Daisy Glaze

I wrote this story in Los Angeles, many years ago, responding to the death of a friend.

He looked like a child. That is, he looked like he did when he was a child. The toxic bloat had made his face round and soft. His eyelids drooped the same way they did as when he stretched out underneath the lean-to hippies had built at the park. His hands were red and swollen. He looked like the fat lazy little boy. He looked like the fat lazy little dead boy.

The funeral was much easier than the wake. The wake began with an obvious and immediate schism between the Relatives and the Musicians. This gap grew wider and darker as the afternoon progressed. As if to provide some ghoulish climax, middle-aged men arrived late to the occasion, clad in some Edwardian burial get-ups. Long black overcoats and cravats. One dangled a cane and had painted his nails and purchased spats. Very quickly, a Relative asked This Man if he thought Gordon had deserved to die. She didn’t wait for an answer. Jim had never met This Man, but he was unsurprised by the sputtering response. “This is me.” He said, pressing his fingertips against his chest, “This is who I am.”

At Gordon’s funeral, Jim noticed that hip women aged more gracefully than hip men. The hip women had become handsome and offbeat and wealthy. Their hair had grown in slightly and was uniformly tight and well structured. They sported trim suits and weird, dark lipstick and tasteful eyeglasses. They ran three days a week. They had sons and daughters. They worked as lawyers or art dealers.

The hip men looked like adolescents or they looked like apologies. The adolescent hip men were crammed into button bursting suits that obviously didn’t belong to them. They were purchased ironically from thrift shops or begged off of more ambitious brothers. The apology hip men meticulously wrapped themselves in expensive fabric. They lifted themselves muscle bound at gyms and smelled of oils.

Jim sat in the last pew and spent most of the service trying to locate old friends. It was only during the first reading from The Book Of John that Jim wondered when Gordon’s family had converted to Catholicism.

Later, at a downtown pub, Jim met up with Brant Hill. “Downtown” was unrecognizable. The big porn shop had been ripped out and replaced with studio apartments. Cross Pens had constructed an elaborate corporate spread where once there had been a filthy vacant lot. The Galley was now part of a parking garage as were The Spot, Jerry Aremo’s Lounge and The Bad Penny. Only the Armenian American Men’s Social Club – where he had seen Neutral Nation perform with The Coffee Achievers and 76% Uncertain – remained undisturbed. As they hovered by in Brant’s VW Passat, Jim caught glimpses of defeated old Armenian American Men bent over beers.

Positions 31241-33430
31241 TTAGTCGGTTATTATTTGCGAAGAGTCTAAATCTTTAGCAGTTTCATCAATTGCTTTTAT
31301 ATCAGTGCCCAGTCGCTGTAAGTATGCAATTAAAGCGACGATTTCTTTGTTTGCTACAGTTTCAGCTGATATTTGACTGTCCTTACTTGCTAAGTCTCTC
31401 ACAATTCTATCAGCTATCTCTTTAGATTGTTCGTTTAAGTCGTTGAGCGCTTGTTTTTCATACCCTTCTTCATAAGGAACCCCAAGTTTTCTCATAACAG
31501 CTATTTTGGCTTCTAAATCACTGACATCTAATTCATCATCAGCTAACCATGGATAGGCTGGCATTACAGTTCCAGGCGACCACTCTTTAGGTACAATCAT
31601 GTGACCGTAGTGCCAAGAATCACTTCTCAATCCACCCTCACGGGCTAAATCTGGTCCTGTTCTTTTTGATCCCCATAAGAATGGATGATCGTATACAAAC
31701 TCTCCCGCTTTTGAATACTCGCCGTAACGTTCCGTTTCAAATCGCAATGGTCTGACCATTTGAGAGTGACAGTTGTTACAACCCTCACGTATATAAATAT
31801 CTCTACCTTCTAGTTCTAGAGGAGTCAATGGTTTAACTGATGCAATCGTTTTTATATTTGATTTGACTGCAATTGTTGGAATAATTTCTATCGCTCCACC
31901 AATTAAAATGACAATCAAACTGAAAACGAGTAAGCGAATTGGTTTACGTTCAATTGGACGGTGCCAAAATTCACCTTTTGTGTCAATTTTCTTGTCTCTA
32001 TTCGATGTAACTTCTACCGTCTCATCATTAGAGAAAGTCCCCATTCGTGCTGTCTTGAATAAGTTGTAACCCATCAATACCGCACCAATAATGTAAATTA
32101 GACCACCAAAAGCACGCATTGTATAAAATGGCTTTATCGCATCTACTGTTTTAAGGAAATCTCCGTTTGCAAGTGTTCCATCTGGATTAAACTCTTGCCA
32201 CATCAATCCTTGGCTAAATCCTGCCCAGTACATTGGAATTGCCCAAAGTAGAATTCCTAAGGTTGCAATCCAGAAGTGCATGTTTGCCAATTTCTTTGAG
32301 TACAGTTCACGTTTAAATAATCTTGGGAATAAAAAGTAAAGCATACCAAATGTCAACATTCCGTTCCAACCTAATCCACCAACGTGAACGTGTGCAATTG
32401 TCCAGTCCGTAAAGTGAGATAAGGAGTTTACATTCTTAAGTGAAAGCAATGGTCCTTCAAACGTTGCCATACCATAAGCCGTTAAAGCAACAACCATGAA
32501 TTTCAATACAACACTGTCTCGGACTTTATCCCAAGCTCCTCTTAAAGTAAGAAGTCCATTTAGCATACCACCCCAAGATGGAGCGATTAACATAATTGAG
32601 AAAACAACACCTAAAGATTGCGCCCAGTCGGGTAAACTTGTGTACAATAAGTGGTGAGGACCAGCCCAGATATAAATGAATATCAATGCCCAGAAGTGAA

They asked for IPAs from a stunning and muscular young woman wearing tights and a T Rex shirt. They never saw her again. Fifteen minutes later, the brew arrived, delivered by some bewildered kid with braces.

“Did you give your order to Celia?” he asked.

“Yeah. The other girl?” Brant answered.

“Fuck. Do you know where she went?”

The IPAs were tart and bitter – like spiked lemon juice, so they ordered wings and celery sticks. The Kid stalked around the place while the food was being prepared – as if hoping Celia would reappear from beneath a table or behind a curtain.

Brant had blown through the 80s playing with a four piece called The Anthem – straight ahead college rock U2 stuff. The Anthem’s shtick was their unabashedly Pro-Reagan stance. They shot off their mouths about Welfare Queens and Ayn Rand and Free To Choose and they wore Brook Brothers button down shirts and pinstripe neckties onstage. They did this without even an indication of a sense of humor. Their fans were aggressive MBA frat-boy types who liked to humiliate stoner Peace Punks. They would bend ears with tightly rehearsed raps about surface-to-air-missile ratios and the right to bear arms. If you walked around the club all night, you could overhear The Exact Same Conversation going on four or five different times. They called themselves Repunklicans.

Brant had finally finished college and gotten a job with a medical supplies distributor, presumably the one that belonged to his brother. He hadn’t touched his bass in close to twelve years. He was going to hang on to the Precision and the Rick and the SVTs so his kid could give it a whack later on.

“Do I know Mrs. Hill?” Jim asked.

“Jill Pine. She used to date Marky from…”

“The Underdogs?”

“Yeah. She’s still Jill Pine. Jill Hill wasn’t going to work. We moved back to Amherst so she could be closer to her Mom and Dad. Her Dad’s real sick on and off.”

“I’m sorry to hear that.”

“Yeah, it’s bad. He has MS, which can be really tough.”

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